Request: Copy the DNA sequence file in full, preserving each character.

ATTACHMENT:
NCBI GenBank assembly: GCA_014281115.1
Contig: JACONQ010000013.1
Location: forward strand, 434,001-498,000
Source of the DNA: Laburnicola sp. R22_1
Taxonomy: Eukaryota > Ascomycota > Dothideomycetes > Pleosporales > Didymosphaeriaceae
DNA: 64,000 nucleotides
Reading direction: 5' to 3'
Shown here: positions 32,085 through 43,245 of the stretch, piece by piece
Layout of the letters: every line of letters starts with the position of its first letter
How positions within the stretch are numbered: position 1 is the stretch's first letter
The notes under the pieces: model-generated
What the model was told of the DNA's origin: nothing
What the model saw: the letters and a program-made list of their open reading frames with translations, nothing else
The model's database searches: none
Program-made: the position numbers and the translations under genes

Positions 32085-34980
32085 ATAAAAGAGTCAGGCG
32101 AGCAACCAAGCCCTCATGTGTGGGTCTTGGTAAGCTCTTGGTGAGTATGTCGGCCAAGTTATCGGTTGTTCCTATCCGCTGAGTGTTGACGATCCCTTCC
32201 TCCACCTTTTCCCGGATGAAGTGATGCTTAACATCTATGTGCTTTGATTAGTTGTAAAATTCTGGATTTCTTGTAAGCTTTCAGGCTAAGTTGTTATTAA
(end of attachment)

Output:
NCBI GenBank assembly: GCA_014281115.1
Contig: JACONQ010000013.1
Location: forward strand, 434,001-498,000
Source of the DNA: Laburnicola sp. R22_1
Taxonomy: Eukaryota > Ascomycota > Dothideomycetes > Pleosporales > Didymosphaeriaceae
DNA: 64,000 nucleotides
Reading direction: 5' to 3'
Shown here: positions 32,085 through 43,245 of the stretch, piece by piece
Layout of the letters: every line of letters starts with the position of its first letter
How positions within the stretch are numbered: position 1 is the stretch's first letter
The notes under the pieces: model-generated
What the model was told of the DNA's origin: nothing
What the model saw: the letters and a program-made list of their open reading frames with translations, nothing else
The model's database searches: none
Program-made: the position numbers and the translations under genes

Positions 32085-34980
32085 ATAAAAGAGTCAGGCG
32101 AGCAACCAAGCCCTCATGTGTGGGTCTTGGTAAGCTCTTGGTGAGTATGTCGGCCAAGTTATCGGTTGTTCCTATCCGCTGAGTGTTGACGATCCCTTCC
32201 TCCACCTTTTCCCGGATGAAGTGATGCTTAACATCTATGTGCTTTGATTAGTTGTAAAATTCTGGATTTCTTGTAAGCTTTCAGGCTAAGTTGTTATTAA